The federal judge who overturned Proposition 8 Wednesday said the ballot initiative that banned same-sex marriage was based on moral disapproval of gay marriage and ordered the state to stop enforcing the ban.
U.S. District Chief Judge Vaughn R. Walker, in a 136-page ruling, said California "has no interest in differentiating between same-sex and opposite-sex unions."
The decision is here (note: PDF) should you want to read it. Although I know it's damned near impossible to set aside the question of gay marriage generally, I'm more concerned about the following points:
- As I've mentioned recently, it's a dangerous game when a single individual who has lifetime tenure and is essentially unaccountable to anyone, sets aside the express will of legislatures, or in this case a referendum of the people of a state. While this decision will work its way through the rest of the 9th Circuit and on to the Supreme Court, federal judges have far too much power over public policy. Gay marriage advocates might cheer the result, but there will come a time when an issue they hold dear is decided adversely.
- There's also a very important question that needs to be settled -- does state law mean anything, or does federal law (or in this instance the interpretation of a single federal official wearing a judicial robe) trump all state law? This is more than a statute passed by a legislature -- this was an amendment to the California state constitution that was passed through the proper channels. One would think that a court would give great deference to any law that is passed in this manner. Apparently not.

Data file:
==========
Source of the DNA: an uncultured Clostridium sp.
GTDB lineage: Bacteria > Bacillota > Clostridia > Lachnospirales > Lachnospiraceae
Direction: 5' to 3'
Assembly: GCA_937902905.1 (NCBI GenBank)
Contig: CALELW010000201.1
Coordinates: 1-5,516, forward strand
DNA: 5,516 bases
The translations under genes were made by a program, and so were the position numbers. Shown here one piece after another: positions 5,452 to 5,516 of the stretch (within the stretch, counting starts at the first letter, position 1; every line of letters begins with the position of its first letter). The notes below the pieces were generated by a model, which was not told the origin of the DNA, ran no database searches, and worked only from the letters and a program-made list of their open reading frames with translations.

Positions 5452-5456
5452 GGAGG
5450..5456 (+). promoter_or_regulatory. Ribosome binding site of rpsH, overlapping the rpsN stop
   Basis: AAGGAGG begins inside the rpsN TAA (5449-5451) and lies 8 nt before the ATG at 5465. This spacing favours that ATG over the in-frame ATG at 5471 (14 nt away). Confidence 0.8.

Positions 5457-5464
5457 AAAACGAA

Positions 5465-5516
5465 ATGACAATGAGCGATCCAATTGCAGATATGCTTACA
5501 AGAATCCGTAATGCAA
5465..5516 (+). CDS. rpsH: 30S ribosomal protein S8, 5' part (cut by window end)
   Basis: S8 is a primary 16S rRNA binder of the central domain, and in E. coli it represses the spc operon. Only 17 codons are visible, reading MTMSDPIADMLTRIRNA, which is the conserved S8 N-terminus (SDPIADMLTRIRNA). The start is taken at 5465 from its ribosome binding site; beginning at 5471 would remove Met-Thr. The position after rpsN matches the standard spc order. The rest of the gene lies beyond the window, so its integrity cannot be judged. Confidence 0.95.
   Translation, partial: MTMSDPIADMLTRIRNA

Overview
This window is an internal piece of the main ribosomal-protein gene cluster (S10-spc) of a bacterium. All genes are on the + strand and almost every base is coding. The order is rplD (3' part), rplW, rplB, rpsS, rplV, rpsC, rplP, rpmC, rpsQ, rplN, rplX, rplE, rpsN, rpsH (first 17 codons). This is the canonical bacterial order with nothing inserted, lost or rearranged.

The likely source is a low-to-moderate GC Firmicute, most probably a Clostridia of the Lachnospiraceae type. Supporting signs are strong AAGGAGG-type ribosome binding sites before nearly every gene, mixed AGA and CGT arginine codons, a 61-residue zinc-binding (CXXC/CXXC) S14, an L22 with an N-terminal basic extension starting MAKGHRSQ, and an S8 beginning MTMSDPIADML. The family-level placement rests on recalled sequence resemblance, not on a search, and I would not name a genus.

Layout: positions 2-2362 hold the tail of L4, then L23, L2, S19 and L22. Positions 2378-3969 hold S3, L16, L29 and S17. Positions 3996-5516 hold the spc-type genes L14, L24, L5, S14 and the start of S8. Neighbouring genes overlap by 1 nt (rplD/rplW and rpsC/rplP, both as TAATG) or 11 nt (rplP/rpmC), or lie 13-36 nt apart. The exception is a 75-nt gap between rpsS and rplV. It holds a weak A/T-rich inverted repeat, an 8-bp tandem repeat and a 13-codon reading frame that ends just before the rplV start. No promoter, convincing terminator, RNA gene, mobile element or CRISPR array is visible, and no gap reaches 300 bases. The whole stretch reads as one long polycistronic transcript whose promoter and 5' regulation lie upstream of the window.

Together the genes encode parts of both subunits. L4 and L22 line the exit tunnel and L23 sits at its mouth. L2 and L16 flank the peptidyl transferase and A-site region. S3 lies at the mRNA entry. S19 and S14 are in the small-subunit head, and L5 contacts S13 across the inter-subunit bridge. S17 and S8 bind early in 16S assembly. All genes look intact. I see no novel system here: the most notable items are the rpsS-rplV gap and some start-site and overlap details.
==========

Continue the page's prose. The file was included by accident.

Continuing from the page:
- We are in a period of governmental overreach and this judge's decision, which tosses aside the considered wisdom and expressed wishes of a large majority of Californians, is part of a very disturbing trend involving untrammeled government. There's going to be a backlash and it's not going to be a happy one.
- Judge Walker clearly hasn't learned a damned thing from the 37-year aftermath of Roe v. Wade. One of the reasons that we have a larger culture war in this country is that we have had far too many decisions imposed via judicial fiat. There's a strong argument to be made that abortion would have eventually been legalized without Roe, in a slow but steady process in which the advocates of legal abortion won the hearts and minds of the general populace. In fact, this was the process we were seeing in several states regarding gay marriage, where gay marriage initiatives were passed by legislatures. Just as Harry Blackmun unleashed a terrible set of problems with Roe, Judge Walker has done the same.
One last thing -- as the clip from the Los Angeles Times notes, Judge Walker's ruling says that California "has no interest in differentiating between same-sex and opposite-sex unions." If that were true, there would have been no possibility for Proposition 8 to have passed. Yet it did pass. When we discuss California, we must mean the citizens of California, right? Based on the evidence that Prop. 8 passed, California must have had an interest in differentiating between same-sex and opposite-sex unions. If a federal judge can decide that the people of California don't know their own minds, we are at a point where the will of the people means nothing. That ought to concern everyone, regardless of their views on the question of gay marriage.
Cross-posted and comments welcome at Mr. Dilettante's Neighborhood.